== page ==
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- Discover a struggling community, similar to many around the country, and think critically about how to integrate a community’s identity into physical placemaking interventions.
- Learn about innovative community engagement methods that proved successful during the COVID-19 pandemic and be able to replicate and design a similar mode elsewhere.
- Advocate for small-scale placemaking interventions in public and quasi-public spaces. This session will show the impact of small-scale change and push attendees to advocate for similar changes.
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In many communities, advocating for public transit is critical for giving residents better access to jobs, schools, health care, and other daily needs. The St. Louis region struggles with public transit investment in a system that often is viewed as dangerous and unreliable. Much of this perception can be addressed with better investment at transit stops.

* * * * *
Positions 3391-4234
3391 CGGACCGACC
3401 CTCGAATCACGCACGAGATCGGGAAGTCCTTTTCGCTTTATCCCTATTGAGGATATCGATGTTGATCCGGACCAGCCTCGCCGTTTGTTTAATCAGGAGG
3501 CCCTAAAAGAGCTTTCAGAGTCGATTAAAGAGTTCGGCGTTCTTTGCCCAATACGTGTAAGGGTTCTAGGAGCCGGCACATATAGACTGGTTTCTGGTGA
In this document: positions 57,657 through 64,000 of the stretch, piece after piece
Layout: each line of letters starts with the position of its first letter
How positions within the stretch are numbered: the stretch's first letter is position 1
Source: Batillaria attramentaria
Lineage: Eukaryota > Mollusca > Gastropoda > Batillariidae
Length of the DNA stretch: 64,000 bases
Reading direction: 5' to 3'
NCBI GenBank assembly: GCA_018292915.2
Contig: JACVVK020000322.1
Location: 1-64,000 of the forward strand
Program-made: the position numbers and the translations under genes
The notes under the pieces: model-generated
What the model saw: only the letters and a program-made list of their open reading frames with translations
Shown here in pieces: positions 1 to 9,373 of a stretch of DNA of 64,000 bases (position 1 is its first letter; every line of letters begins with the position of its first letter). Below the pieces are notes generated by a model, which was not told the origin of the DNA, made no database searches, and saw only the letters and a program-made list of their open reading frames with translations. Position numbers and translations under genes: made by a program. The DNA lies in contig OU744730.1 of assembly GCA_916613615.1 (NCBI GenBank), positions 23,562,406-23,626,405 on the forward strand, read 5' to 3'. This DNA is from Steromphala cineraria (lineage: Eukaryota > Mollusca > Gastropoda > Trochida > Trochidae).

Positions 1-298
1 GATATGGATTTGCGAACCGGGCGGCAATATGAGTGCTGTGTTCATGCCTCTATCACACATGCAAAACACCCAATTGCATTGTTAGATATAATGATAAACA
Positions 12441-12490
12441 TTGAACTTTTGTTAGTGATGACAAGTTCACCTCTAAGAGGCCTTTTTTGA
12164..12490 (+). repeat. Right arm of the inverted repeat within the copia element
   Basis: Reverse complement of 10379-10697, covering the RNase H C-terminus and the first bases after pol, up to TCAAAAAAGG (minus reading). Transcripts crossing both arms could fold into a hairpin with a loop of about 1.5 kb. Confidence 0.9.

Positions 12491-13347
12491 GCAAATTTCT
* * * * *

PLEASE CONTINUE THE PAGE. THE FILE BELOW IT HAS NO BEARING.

Citizens for Modern Transit started a placemaking discussion in St. Louis by leading walk audits at local transit stations to assess existing challenges. To further this work, they worked with AARP to create a placemaking investment program to improve multiple stops in the region.
Speakers focus on the Emerson Park Transformation in East St. Louis. Through a unique mix of design workshops, surveys, art competitions, and local arts engagement, the project gained significant input from local residents. Community feedback guided the design, and implementation has now transformed the previously underutilized space into a community asset reflective of the area’s character and culture. The project involved several agencies, was completed during the COVID-19 pandemic, and was implemented in less than six months.
The Emerson Park project worked with a community that has experienced significant disinvestment to embrace positive aspects of the city’s rich cultural heritage while honoring and incorporating many diverse voices in planning and implementing physical enhancements.